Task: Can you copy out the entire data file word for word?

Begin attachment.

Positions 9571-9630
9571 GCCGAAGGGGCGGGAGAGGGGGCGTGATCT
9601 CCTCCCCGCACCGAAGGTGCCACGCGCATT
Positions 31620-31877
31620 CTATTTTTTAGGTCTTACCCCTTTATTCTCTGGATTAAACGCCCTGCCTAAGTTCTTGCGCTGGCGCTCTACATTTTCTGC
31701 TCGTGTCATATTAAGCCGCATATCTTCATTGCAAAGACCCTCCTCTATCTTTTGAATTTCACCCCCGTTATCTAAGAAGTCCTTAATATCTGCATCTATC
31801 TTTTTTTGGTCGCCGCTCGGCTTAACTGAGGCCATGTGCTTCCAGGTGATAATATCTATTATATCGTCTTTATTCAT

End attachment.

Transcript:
Positions 9571-9630
9571 GCCGAAGGGGCGGGAGAGGGGGCGTGATCT
9601 CCTCCCCGCACCGAAGGTGCCACGCGCATT
Positions 31620-31877
31620 CTATTTTTTAGGTCTTACCCCTTTATTCTCTGGATTAAACGCCCTGCCTAAGTTCTTGCGCTGGCGCTCTACATTTTCTGC
31701 TCGTGTCATATTAAGCCGCATATCTTCATTGCAAAGACCCTCCTCTATCTTTTGAATTTCACCCCCGTTATCTAAGAAGTCCTTAATATCTGCATCTATC
31801 TTTTTTTGGTCGCCGCTCGGCTTAACTGAGGCCATGTGCTTCCAGGTGATAATATCTATTATATCGTCTTTATTCAT